If you are interested in reading this article in Spanish, check out my blog:
The Developer's Dungeon
One of the things that took me a while to figure out, unfortunately, was that I was not alone out there.
I was a programmer in the wild, walking around catching bugs, reading documentation, and developing geeky products, some of them that people actually liked, still I was feeling quite lonely.
That changed for the better in the last year and a half, let me tell you why.
I realized that there was a whole set of people like me, feeling weird when talking about software, some of you probably don't have a group of friends who share the same likes as you do. You share articles that no one cares or you get excited by new tech that any of them have ever heard of, or maybe you are just starting and need some extra guidance or help on some specific issue.
Well let me tell you, YOU ARE NOT ALONE, there are tons of us out there that live this way, and luckily, there is a way to get to know each other, Dev Communities. The fact that you are reading this blog post here is already a good start, but it is just the beginning.
No, I am not talking about an old shack in the woods where everyone grows their own food and code open source projects, although that doesn't like a bad idea either 🤔.
There are tons of places where you can meet other folks from the IT field, discuss, related, make relationships.
Before Corona was a thing I started going to meetups, you know, a few guys and girls seeing a talk, discussing frameworks, and eating pizza. Yes, my friend, that was THE good life, and we didn't know it until it was gone.
The days of the in-person meetups have long passed, but that doesn't mean meetups are still not out there. The good old meetup website still works, a lot of meetups still function although in an online manner. Start small, pick your city and tech you really like.
Maybe by checking my stickers you notice a pattern, Full Stack Antwerp sounds like a meetup, well it is. Everywhere I go, there will a new meetup to go and new people to meet.
Conferences are harder to meet people, everyone is super busy rushing for the next talk that you usually don't get to talk to a lot of them, lunch though is a perfect opportunity to do so.
I know, I know, there are no in-person conferences happening anywhere. Then maybe now is the correct time to assist some online conferences. Get the feeling of how they are and which kind of talks are presented there, do you think you can go to one when everything goes back to normal? now there are more free online conferences than ever, feel free to get your feet in the water without the risk of drowning.
It is also a great opportunity to get to know, at least by name, the personalities in our industry, maybe a new tech, a new book, something you would miss otherwise.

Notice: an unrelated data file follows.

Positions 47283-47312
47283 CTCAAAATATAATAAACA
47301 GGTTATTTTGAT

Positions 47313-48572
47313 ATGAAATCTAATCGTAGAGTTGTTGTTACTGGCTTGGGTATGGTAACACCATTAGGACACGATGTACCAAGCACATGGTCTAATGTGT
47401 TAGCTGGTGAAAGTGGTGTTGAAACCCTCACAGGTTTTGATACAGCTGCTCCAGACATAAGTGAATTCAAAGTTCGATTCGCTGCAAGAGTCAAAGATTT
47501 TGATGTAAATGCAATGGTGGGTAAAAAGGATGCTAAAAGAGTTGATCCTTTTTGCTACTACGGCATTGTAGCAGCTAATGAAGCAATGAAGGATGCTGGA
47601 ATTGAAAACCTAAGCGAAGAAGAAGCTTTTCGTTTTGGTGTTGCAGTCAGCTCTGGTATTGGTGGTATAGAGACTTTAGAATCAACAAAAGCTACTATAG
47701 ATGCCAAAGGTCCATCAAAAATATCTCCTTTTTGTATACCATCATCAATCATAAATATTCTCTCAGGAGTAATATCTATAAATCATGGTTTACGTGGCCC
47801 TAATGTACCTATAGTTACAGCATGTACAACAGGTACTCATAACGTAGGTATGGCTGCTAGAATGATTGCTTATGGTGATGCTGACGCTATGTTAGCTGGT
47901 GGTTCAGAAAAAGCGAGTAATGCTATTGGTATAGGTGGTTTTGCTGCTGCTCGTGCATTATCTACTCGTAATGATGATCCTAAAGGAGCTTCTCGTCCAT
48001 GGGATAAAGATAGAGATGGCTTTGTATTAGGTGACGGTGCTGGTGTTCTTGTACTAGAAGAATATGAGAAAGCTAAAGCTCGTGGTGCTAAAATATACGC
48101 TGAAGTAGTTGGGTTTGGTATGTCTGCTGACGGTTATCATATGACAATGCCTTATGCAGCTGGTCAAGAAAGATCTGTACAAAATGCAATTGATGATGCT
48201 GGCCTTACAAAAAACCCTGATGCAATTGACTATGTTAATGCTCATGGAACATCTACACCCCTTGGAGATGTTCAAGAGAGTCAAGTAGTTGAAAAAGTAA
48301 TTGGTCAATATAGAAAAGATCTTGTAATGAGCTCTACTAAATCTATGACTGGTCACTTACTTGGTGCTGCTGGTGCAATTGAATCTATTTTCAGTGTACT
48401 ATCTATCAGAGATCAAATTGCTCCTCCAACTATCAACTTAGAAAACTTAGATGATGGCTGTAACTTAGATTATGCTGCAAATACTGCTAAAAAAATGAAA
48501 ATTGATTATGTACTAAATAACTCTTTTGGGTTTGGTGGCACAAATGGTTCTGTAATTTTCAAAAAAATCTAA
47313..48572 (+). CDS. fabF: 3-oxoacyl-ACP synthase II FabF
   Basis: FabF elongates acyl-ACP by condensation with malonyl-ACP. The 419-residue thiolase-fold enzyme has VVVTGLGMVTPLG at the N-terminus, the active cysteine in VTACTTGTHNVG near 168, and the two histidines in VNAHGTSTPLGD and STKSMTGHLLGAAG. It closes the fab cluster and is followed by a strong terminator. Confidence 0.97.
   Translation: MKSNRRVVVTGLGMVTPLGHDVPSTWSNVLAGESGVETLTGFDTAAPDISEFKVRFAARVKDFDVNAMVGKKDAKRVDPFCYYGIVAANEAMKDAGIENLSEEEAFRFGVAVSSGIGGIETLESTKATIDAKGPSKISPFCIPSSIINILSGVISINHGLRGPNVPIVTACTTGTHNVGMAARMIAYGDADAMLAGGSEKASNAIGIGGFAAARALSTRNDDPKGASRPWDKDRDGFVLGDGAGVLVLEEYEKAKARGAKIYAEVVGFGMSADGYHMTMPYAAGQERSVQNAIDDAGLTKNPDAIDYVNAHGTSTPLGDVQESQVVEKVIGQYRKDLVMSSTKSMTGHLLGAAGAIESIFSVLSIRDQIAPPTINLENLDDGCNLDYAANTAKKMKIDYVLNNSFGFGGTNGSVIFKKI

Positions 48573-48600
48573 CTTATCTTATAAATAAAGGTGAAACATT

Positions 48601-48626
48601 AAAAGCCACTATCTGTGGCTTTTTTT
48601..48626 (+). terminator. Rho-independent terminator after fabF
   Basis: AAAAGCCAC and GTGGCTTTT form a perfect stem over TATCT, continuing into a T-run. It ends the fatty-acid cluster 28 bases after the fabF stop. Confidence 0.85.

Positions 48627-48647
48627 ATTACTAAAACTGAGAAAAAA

Yeap, can't get more simple than that, a moderated chat where all developers can express their opinions and share their thoughts. I think this is actually the best place to make friends right now.
Last year I joined a Discord community for Spanish-speaking techies, if you been following me you probably already heard me mention them once or twice before. It is called frontendcafe, but don't let the name trick you, there is a lot more than frontend happening there. Backend, IT, Hardware, Frontend, Linux, English practice, Algorithms, Design, even some healthy habits group and a channel where you can join while working and listen to music (yeap, like a real coworking space).
Joining this community has helped me meet some fantastic people. Expats like me, scattered around Europe, people from back home that we went together for pizza when I was visiting my parents(and so I could get a frontendcafe sticker of course).
I have met people that I can talk about tech, about sports, about investing, writing, whatever tickles my brain really. In times like these where relationships are hard to come by, especially being in a different country, this has become priceless to me.
Not only that but it has brought me a few opportunities that I never had thought I could get. Since I joined I:
- I talked about my experience moving to a different country on a Twitch live stream.
- I gave a talk on learning and improving your career through self-mastery for an NGO in Argentina.
- I joined freeCodeCamp as a writer.
- I currently meet with developers that need an extra hand as part of a mentorship program twice a week.
This might sound like bragging, but it is not. I am not an extroverted guy, I don't have many friends and I am usually scared of talking with other people outside of the virtual world, but being part of these online communities has helped me realize that there as a lot of folks like me out there, so I am using this as practice.
Eventually, things will go back to a pre-covid state, and when that happens I will make sure to bring the things I learned while on lockdown to meet new people, and also to get to know all of you in person. You can't go wrong with 🍕, 🍻 and 💻.
I hope you liked this blog post, if you did, don't forget to share it and tell me about it in the comments.
If you didn't I would also like to hear your input, please do so in the comments, I answer each one of them 🙂